Toddler Storytime: Feelings

This was my second storytime of the year, and attendance was definitely up. Last week we read all about bodies, so with this week’s theme we focused on feelings and emotions. I was a bit hesitant to try this theme with the younger kids, but they seemed to have fun.


Books Read:

Wild Feelings by David Milgrim
Hooray for Hat! by Brian Won
Crankenstein by Samantha Berger

Sign of the Week: Each week, I plan to teach 1 or 2 new signs that correlate with our theme. Today, we learned the sign for Happy, and practiced the signs we learned last week (Hello and Goodbye).

Introductions: “Let’s All Clap”
We started this song while people were still trickling in, to learn each others’ names. I demonstrated the song with my own name, then we went around the circle. In most cases, Mom stepped in to provide the child’s name. It is sung to the tune of “Ten Little Indians.”

Let’s all clap ’cause ____ is here, ____ is here, _____ is here!
Let’s all clap ’cause ____ is here, _____ is here today.

Opening Song: “We Wave and Say Hello”

Activity: Identifying faces. I cut out these printable faces from Sunflower Storytime, held each one up to my face, and had the kids try to name the corresponding emotion. Then we practiced making our own faces match the picture. The kids got “happy,” “sad” and “angry” right away; the “scared” and “silly” faces took a bit more prodding. This was a great activity to get the kids thinking about different emotions and how to identify them, and segued perfectly into our first story.

Book 1: Wild Feelings. This is a simple book with fun, full-page illustrations. It compares each emotion to an animal, asking, for example: do you ever feel as stubborn as a mule, or as daffy as a duck? This wasn’t a huge crowd-pleaser but it got the message across.

Fingerplay: “Open, Shut Them”
This is one item I plan to repeat each week, to give our sessions some consistency. In the future I’ll add additional verses, but today we just ran through the basic rhyme.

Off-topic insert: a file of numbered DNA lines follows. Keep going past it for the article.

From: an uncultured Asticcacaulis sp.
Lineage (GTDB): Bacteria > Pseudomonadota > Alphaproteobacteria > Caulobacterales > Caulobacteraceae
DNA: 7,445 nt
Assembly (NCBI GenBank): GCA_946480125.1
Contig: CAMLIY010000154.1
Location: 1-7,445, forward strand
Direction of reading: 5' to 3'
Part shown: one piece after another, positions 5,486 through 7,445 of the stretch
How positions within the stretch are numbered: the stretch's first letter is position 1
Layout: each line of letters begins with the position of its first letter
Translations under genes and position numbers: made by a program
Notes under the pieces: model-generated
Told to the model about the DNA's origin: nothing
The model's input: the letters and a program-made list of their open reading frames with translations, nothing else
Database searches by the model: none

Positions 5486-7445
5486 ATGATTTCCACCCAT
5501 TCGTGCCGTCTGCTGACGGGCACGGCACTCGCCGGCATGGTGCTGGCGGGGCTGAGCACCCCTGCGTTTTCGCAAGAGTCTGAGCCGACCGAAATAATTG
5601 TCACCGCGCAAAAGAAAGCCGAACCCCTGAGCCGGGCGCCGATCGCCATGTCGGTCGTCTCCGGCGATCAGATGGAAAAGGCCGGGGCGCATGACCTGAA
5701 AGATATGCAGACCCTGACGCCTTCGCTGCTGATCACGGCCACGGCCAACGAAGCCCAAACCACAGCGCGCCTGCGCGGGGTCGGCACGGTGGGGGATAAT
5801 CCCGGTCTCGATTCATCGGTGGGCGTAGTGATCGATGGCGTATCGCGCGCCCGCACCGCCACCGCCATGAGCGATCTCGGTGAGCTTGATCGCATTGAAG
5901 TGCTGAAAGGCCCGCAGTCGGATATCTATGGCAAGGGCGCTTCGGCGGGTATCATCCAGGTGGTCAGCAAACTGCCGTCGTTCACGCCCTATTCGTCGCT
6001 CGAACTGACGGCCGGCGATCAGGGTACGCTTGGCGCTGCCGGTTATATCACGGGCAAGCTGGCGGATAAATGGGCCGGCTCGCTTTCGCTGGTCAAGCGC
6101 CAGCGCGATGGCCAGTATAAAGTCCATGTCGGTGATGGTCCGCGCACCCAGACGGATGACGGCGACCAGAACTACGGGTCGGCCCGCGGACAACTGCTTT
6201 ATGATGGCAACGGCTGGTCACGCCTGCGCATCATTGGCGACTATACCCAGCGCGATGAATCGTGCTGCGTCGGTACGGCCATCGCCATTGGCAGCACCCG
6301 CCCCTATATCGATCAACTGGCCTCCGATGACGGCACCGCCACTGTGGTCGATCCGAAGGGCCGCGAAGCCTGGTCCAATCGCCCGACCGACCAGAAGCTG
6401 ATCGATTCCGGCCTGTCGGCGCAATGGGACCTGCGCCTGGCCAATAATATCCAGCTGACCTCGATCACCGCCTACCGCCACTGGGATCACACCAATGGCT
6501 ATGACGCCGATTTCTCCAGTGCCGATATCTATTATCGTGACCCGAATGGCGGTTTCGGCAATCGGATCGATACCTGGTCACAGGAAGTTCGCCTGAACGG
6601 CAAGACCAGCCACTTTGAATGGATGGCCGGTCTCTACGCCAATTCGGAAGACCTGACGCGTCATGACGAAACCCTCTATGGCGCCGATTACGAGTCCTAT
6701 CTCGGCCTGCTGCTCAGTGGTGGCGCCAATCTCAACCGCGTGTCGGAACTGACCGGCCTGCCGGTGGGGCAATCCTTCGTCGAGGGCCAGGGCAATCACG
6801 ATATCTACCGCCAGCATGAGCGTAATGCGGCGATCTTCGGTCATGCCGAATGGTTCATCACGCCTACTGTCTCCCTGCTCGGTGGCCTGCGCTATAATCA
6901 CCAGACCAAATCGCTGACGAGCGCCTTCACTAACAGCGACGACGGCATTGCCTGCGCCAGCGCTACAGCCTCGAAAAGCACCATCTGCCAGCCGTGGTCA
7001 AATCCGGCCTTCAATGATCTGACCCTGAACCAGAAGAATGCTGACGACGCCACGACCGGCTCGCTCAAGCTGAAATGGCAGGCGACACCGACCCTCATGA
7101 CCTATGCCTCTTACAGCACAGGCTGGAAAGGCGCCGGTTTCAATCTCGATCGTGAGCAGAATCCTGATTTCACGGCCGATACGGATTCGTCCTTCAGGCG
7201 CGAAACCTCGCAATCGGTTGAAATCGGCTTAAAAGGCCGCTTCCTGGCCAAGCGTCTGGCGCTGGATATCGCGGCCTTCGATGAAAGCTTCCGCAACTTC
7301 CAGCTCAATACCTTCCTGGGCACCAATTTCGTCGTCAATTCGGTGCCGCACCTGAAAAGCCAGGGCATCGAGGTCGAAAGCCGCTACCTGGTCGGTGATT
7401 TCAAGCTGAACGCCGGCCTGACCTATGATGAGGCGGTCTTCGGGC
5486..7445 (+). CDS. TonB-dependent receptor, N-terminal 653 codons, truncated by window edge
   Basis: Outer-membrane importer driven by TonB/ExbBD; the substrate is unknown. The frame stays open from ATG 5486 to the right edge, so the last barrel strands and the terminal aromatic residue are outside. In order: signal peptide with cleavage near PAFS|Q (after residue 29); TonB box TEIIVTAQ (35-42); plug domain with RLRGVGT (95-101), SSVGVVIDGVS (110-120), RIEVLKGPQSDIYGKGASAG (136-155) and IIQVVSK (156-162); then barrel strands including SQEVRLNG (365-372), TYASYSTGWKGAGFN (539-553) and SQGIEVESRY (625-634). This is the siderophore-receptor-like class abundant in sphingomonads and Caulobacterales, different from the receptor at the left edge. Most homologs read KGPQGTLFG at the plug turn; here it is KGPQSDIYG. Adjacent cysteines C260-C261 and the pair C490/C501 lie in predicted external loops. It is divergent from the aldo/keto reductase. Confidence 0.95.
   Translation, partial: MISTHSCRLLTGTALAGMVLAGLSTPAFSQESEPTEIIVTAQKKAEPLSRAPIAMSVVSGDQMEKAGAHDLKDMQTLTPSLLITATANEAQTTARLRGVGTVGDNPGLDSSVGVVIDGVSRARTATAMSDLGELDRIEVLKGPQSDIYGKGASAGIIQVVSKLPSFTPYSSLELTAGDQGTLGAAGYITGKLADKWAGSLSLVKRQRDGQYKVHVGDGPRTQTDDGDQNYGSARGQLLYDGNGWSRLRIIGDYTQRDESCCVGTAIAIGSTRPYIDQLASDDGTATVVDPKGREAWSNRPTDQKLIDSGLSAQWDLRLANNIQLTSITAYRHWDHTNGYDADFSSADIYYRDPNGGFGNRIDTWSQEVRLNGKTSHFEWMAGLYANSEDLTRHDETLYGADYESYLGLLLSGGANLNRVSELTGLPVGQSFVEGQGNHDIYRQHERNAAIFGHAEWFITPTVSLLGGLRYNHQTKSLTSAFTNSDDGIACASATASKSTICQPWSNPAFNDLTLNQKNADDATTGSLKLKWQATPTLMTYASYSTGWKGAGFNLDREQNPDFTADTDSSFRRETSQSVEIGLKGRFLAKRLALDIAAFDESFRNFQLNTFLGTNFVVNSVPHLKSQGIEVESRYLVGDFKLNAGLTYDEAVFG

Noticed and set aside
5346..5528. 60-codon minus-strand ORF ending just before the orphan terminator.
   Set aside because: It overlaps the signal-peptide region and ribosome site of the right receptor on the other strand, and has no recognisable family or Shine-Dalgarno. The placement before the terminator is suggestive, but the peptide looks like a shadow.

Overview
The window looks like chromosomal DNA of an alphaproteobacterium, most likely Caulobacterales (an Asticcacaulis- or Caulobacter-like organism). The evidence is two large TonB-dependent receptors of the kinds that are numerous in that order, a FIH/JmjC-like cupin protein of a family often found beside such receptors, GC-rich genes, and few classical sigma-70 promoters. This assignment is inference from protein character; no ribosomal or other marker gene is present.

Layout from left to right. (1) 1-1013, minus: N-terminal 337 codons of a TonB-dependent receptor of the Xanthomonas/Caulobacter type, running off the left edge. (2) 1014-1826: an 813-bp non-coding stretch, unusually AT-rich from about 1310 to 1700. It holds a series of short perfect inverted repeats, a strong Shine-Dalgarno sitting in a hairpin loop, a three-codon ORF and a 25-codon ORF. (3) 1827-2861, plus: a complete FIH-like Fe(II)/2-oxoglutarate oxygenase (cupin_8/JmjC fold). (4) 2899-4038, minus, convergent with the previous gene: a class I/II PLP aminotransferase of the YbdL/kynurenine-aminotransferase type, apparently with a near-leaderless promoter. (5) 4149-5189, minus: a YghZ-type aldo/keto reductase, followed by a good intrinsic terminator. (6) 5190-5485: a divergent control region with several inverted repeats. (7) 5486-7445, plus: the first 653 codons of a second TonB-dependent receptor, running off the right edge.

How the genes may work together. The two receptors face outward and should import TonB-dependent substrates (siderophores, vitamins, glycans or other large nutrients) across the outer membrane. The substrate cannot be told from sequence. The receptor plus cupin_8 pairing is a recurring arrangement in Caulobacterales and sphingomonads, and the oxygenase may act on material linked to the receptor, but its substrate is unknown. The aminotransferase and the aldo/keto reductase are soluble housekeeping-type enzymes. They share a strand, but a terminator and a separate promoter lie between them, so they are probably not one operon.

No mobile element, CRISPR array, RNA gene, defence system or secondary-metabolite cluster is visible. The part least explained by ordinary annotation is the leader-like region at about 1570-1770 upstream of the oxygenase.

Book 2: Hooray for Hat!  This is a really fun story with lots of repetition. I made a flannel board to go along with it, but there were too many kids to do it properly. I ended up using only the handmade sign to encourage the kids to cheer along with me, which they did. I ended up putting the flannel board pieces up after storytime was over, and one boy had lots of fun mixing and matching the pieces.

Song: “If You’re Happy and You Know It”
This seemed like a natural choice. We learned the sign for happy, then practiced using it with this song. I used to have this as my closing song; it always seems to be a hit.

Song Cube: “Head, Shoulders, Knees and Toes”
I’ve joined the Song Cube craze. Inspired by a number of other bloggers, I crafted a terrible song cube out of a tissue box and seventeen rolls of duct tape. On each side is a song; I asked for a volunteer to roll the cube and one boy happily stepped up. He rolled “Head, Shoulders, Knees and Toes,” which we actually sang last week. It was a good carry-over to reiterate all the body parts we’d learned. For the new kids, we spent a couple of minutes finding all the body parts we’d need, then ran through the song a few times. I had the kinds sing as quietly as they could, then at a dull roar.

Book 3: Crankenstein. I’d hoped this one would get more of a response, since it involves making some funny sounds, but I think the kids were just getting antsy. We wrapped it up after this book.

Wrapping Up: We practiced the sign for Goodbye again, then sang a quick round of “We Wave Goodbye Like This.” Our families hung around for another twenty minutes playing with balls, puzzles, blocks and cars. I tried to mingle during this time, and spend a bit of time with each child.

Things were a bit trickier this week simply because I had more kids. Last week I’d been impressed by how patient and seemingly un-frenzied they were; this week they acted more like the toddlers I’d expected. Which is great, it just meant that things were a bit more high-energy! Three stories seems to be the limit for this group, and the songs and fingerplays in between are a must.

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